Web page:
At one time, many employees that stayed with a company long-term could expect a substantial pension on retirement. However, that is no longer the case.
Americans are living longer, and the cost of living continues to rise. As a result, significant planning is necessary to ensure a successful, comfortable retirement. Here are some challenges facing those nearing retirement and options for companies and workers alike to consider when a 401(k) or similar plan is not offered.
Post-Retirement Income Concerns
Baby Boomers (born 1946-1964) and Gen X (born 1965-1980) are the generations with the most pressing retirement concerns.
The 21st Annual Transamerica Retirement Survey of Workers found that 72% of Boomers expect to work past 65, are already doing so, or don’t expect ever to retire. Only 30% have a backup plan if forced into early retirement. And 34% say their primary source of income will be Social Security. (The average annual payout as of February 2023 was less than $22,000 per person.) Of those who have retirement savings, the estimated median household balance is $202,000. Given current lifetime expectancy, that could constrain retirement income from savings to as little as $8,000 annually per person.
In a recent Prudential survey, over 33% of Gen Xers reported having less than $10,000 in retirement savings. Nearly one-fifth (18%) still have no retirement savings, and 46% don’t think they’ll have enough income to retire comfortably.
Retirement Planning Challenges
Since 1978, when the legislation creating 401(k) accounts was passed, the existence of employer-funded pension plans has steadily declined. In this absence, many employees found themselves without the ability or resources to pick up the slack since 401(k) accounts are primarily employee-funded. For example, a recent AARP study determined the following:
- 57 million private sector employees aged 18-64 have no traditional pension or retirement savings plan.
- Small business employees are less likely to have retirement plan access than those working for larger businesses.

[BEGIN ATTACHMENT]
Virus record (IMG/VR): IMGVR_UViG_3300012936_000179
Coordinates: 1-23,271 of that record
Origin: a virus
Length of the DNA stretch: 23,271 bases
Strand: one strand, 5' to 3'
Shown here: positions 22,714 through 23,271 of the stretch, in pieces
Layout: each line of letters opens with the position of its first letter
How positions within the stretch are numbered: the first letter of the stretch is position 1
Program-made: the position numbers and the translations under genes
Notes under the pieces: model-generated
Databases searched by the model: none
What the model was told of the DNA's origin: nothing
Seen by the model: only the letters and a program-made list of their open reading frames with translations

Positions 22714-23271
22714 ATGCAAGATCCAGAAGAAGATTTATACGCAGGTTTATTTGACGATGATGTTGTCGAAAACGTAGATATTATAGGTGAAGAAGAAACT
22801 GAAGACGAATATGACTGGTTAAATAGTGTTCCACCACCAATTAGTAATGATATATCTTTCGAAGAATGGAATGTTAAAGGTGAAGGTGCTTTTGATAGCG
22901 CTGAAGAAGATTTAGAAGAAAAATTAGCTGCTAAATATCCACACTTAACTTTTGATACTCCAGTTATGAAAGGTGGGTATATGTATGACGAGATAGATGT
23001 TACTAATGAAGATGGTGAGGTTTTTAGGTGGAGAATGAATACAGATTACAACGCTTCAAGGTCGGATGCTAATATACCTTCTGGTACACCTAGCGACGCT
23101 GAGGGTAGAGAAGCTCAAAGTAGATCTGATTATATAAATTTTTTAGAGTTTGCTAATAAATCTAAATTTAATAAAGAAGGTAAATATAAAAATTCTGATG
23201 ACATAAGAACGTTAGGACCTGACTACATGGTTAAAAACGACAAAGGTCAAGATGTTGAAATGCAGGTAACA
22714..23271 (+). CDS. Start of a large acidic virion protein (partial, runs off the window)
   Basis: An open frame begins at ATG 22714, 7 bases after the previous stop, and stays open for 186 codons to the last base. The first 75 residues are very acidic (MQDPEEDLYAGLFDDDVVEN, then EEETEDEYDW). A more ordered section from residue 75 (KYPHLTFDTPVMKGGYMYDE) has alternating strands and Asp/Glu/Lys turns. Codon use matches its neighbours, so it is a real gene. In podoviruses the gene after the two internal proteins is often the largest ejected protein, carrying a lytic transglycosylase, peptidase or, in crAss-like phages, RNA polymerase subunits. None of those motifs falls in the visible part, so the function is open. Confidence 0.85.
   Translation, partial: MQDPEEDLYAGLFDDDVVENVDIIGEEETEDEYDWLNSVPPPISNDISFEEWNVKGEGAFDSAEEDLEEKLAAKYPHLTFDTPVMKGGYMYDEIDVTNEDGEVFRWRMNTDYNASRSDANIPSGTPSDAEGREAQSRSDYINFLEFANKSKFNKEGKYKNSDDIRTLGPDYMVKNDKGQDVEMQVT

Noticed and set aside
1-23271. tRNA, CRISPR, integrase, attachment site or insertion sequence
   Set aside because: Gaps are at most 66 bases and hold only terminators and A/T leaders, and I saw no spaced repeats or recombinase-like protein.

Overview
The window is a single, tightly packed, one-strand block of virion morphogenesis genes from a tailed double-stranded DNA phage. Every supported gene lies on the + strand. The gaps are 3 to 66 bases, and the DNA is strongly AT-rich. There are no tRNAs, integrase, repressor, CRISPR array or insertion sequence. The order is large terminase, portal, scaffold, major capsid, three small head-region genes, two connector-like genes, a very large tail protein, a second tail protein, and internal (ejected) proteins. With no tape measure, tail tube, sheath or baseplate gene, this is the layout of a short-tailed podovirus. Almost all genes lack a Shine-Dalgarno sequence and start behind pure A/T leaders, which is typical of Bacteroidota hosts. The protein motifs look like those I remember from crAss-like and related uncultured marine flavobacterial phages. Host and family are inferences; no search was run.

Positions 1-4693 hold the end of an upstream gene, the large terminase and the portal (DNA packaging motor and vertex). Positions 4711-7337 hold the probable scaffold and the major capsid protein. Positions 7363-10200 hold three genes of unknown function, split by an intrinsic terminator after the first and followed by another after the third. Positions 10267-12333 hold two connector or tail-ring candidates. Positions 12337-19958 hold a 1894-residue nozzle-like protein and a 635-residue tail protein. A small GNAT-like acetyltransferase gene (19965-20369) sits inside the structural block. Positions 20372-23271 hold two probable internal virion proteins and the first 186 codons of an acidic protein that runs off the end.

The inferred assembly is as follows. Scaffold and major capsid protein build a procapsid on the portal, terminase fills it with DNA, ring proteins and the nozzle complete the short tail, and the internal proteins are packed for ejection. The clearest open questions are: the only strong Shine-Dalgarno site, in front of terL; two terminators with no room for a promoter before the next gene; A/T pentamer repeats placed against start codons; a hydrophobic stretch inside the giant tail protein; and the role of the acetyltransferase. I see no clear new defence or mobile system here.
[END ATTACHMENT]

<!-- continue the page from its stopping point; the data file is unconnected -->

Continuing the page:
- The lower the employee’s education level, the less access they have to retirement planning resources.
- Over half of Hispanic and Black workers, along with almost half of Asian American workers, lack retirement planning access.
Companies with less than 500 employees make up almost half of America’s private sector employees. However, only 26% offer a 401(k) plan. Yet, offering retirement-focused benefits can be essential to an employer’s ability to attract and retain the workforce they need.
Health Savings Accounts
For persons enrolled in a qualified High Deductible Health Plan (HDHP), Health Savings Accounts (HSAs) can serve as an effective alternative tool for retirement planning. HSAs are tax-advantaged accounts sponsored by an employer or opened directly with a financial institution by an employee. Regardless of how it is opened, the account is owned by the individual who makes tax-free deposits, or contributions, into the account.
As the name implies, the primary purpose of HSAs is to cover qualified healthcare expenses with tax-free funds. While not a traditional retirement tool, they can be an effective supplement to 401(k) or other savings due to their “triple-tax advantage”:
- Funds withdrawn for qualified healthcare expenses remain tax-free, regardless of the owner’s age or employment status.
- Unused funds gain tax-free interest and investment income, growing the balance over time (like a 401(k) account).
- Once the owner reaches age 65, withdrawals for reasons other than healthcare are taxed only at the owner’s then-current tax rate (again, like a 401(k) account).
The employee can make deposits into their HSA either through pre-tax payroll deduction or post-tax direct contribution (with the tax break taken on their tax return). Employers can also make contributions to employee HSA accounts. Those that do often use a contribution-matching formula to encourage employee savings.
Student Loan Reimbursement Assistance
By providing Student Loan Reimbursement Assistance (SLRA), employers can help workers save more toward retirement savings by helping reduce outstanding loan balances faster.
When the IRS first authorized SLRAs in 2018, employers could only participate by making a matching contribution to the employee’s 401(k) in response to the employee’s loan payment. However, under COVID-relief legislation enacted in 2020 (and extended in 2021), employers can now provide either employee loan payment reimbursement or direct payment to the loan provider up to $5,250 annually tax-free through the end of 2025.
Lifestyle Spending Accounts
Although not a direct alternative to retirement savings, Lifestyle Spending Accounts, or LSAs, can serve an important purpose. LSAs can help employees access financial planning services, budgeting classes, etc., to improve their ability to prepare and save for retirement. Funded by the employer, LSAs are post-tax accounts that reimburse employees for eligible expenses chosen by the employer. Qualified expenses can include nearly any product, service, or activity in any combination. They can include financial, physical, and mental well-being, to home office, household, and family expenses.
Planning and saving are essential to achieving a comfortable, successful retirement. Employers and employees both have a role to play. Especially when an employer does not offer a traditional 401(k) plan or pension, both parties should look into potential options such as health savings accounts, student loan repayment assistance, lifestyle spending accounts, and more.
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